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BOISE — The House Health and Welfare Committee plans to hold a hearing Friday on a bill to abolish county indigent health care programs while directing some sales tax revenue counties get now to pay part of the cost of Medicaid expansion.

The new version of the bill, sponsored by Rep. Britt Raybould, R-Rexburg, would boost the county's share from 23 percent to 30 percent of the cost of Medicaid expansion. This would result in a county contribution of $8.5 million a year based on Medicaid expansion enrollment of 63,007 people as of February. If enrollment hits the actuarial firm Milliman's previous forecast of about 90,000, this could rise to $12.3 million a year. Under the last version of Raybould's bill, which was introduced in late February, the county share would have been an estimated $6.5 million a year under current enrollment and $9.5 million under Milliman's higher projection. The sales tax money to cover Medicaid expansion would be deducted from the total amount of sales tax money that goes to counties now.

Even under the higher amount in this bill, though, counties could save money when the county indigent program is abolished after 2021. The fiscal note for the latest bill says counties have spent an average of $20.24 million a year on indigent health care costs from the 2013 to the 2019 fiscal year, and says the average statewide savings to county budgets over what they spend on indigent health care will range from $7.9 to $11.7 million a year.  

The committee voted without objection to introduce the bill, paving the way for Friday's expected hearing.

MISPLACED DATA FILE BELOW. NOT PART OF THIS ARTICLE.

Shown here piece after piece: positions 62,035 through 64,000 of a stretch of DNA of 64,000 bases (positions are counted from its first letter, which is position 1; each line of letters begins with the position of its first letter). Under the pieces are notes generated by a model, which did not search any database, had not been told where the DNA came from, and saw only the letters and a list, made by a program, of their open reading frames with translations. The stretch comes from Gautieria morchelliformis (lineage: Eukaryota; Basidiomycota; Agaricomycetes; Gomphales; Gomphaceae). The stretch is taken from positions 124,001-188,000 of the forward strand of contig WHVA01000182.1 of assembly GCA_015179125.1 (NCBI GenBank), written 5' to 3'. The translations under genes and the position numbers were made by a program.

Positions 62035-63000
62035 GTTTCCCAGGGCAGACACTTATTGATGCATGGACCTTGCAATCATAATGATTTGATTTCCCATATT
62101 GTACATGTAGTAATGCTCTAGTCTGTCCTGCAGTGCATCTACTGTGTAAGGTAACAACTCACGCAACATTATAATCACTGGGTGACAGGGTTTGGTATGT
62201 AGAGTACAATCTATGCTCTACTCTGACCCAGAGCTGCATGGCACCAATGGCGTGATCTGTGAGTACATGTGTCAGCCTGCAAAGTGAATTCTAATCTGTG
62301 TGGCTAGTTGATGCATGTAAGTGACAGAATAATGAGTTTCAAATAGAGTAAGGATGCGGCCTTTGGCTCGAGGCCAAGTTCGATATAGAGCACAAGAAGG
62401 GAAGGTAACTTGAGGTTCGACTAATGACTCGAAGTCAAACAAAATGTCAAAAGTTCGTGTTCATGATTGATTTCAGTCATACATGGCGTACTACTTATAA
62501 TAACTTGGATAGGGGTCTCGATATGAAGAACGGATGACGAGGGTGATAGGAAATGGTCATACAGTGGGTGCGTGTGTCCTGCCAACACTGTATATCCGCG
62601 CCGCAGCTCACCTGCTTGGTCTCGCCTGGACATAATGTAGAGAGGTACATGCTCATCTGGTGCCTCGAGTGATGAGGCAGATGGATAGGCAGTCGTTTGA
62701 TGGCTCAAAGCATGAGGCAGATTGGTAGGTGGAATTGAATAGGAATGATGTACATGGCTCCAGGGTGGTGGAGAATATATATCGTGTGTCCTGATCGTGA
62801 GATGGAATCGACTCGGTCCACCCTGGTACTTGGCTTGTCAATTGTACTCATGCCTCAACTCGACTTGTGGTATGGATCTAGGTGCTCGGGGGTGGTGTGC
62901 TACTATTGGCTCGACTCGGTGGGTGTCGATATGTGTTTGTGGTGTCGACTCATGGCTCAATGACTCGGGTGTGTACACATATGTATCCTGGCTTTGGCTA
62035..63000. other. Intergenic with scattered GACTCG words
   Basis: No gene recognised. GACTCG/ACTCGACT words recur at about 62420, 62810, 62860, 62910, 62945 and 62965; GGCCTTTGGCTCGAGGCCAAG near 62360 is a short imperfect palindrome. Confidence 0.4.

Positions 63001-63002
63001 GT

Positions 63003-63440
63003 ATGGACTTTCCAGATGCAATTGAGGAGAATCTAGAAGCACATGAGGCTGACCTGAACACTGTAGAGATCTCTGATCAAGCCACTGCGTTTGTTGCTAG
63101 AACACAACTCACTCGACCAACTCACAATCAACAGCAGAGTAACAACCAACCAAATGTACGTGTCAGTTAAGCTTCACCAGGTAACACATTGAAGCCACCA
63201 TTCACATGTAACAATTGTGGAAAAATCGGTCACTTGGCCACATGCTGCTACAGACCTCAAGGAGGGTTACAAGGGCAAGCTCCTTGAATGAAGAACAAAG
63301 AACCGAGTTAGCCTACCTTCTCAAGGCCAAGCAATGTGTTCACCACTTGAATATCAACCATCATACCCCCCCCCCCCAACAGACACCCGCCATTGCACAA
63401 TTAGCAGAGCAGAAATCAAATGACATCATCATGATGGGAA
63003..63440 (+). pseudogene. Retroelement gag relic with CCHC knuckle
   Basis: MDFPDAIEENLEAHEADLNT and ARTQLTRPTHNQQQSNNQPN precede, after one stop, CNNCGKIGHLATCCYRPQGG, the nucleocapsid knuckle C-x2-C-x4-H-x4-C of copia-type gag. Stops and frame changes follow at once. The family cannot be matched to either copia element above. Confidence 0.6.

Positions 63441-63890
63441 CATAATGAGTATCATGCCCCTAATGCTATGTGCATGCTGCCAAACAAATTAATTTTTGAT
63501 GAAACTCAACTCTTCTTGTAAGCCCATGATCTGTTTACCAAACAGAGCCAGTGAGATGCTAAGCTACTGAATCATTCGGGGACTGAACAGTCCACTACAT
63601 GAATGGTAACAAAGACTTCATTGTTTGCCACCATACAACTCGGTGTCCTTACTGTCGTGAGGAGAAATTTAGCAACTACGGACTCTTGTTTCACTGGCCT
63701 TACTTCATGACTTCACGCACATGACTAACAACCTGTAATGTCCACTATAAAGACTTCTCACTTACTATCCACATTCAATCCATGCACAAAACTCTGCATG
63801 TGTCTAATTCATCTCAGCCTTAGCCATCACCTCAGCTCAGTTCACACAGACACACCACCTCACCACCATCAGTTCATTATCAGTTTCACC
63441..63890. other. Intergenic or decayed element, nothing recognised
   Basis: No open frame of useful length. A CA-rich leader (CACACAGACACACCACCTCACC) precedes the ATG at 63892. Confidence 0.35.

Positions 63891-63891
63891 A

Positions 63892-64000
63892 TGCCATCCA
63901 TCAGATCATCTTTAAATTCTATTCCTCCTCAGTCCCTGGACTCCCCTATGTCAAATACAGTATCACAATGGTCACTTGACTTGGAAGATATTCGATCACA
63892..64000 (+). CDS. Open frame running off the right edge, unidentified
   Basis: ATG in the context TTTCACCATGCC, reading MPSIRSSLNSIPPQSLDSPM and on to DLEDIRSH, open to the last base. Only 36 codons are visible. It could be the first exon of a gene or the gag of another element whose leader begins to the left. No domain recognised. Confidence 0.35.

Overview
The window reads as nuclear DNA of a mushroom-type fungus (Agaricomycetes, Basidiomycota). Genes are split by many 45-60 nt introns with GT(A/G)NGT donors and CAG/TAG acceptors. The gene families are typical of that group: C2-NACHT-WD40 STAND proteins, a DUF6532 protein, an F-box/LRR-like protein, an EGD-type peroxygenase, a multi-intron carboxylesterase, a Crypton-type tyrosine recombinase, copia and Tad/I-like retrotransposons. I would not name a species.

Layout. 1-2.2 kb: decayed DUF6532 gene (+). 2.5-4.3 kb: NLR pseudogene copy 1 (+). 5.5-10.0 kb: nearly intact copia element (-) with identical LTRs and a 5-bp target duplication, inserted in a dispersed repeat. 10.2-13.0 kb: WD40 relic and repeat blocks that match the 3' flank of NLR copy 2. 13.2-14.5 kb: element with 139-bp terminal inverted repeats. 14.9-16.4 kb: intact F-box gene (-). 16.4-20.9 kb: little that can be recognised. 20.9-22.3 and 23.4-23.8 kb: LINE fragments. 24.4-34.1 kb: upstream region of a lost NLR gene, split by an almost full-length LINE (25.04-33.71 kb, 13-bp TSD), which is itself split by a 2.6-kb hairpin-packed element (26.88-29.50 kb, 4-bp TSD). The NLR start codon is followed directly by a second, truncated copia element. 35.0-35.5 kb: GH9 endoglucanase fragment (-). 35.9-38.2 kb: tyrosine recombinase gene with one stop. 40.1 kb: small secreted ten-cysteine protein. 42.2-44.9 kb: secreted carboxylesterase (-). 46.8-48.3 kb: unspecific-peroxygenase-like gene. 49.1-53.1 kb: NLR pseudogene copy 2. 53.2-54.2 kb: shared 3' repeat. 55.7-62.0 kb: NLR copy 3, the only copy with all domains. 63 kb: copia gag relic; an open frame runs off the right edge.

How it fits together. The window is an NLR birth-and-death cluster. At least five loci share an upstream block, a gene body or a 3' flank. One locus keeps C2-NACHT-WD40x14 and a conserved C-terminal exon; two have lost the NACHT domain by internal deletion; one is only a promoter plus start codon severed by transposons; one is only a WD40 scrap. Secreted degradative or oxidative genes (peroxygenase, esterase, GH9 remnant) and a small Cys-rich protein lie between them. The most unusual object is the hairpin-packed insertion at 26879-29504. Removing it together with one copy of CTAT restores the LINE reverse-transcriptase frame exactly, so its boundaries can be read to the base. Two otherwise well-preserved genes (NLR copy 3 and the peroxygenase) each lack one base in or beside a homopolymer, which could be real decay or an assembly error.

Idaho voters voted in November 2018 to expand Medicaid coverage to everyone making up to 138 percent of the poverty level, and lawmakers have been debating how to fund it ever since. Many Republicans, especially, have called for new levies or redirecting money counties get now that they could save on indigent health care spending due to expansion, while Democrats have generally argued in favor of paying for it out of the state general fund. Some previous proposals suggested levying counties based on the number of Medicaid expansion beneficiaries, which would have led to most eastern Idaho counties paying more since most of them spend less than average on indigent health care but have a higher-than-average number of expansion enrollees. Raybould's bill doesn't do this.

An interim legislative committee last year suggested redirecting $10 million in sales tax money that counties get now to pay for expansion. Gov. Brad Little's budget proposal suggested levying counties for $8.5 million to pay for Medicaid expansion in the next fiscal year, leaving it up to lawmakers to decide how to apportion it, while covering the rest of the $41 million of the state's share of Medicaid expansion (the federal government pays for 90% of the program) with a mix of savings elsewhere and Millennium Fund money.

Reporter Nathan Brown can be reached at 208-542-6757. Follow him on Twitter: @NateBrownNews.

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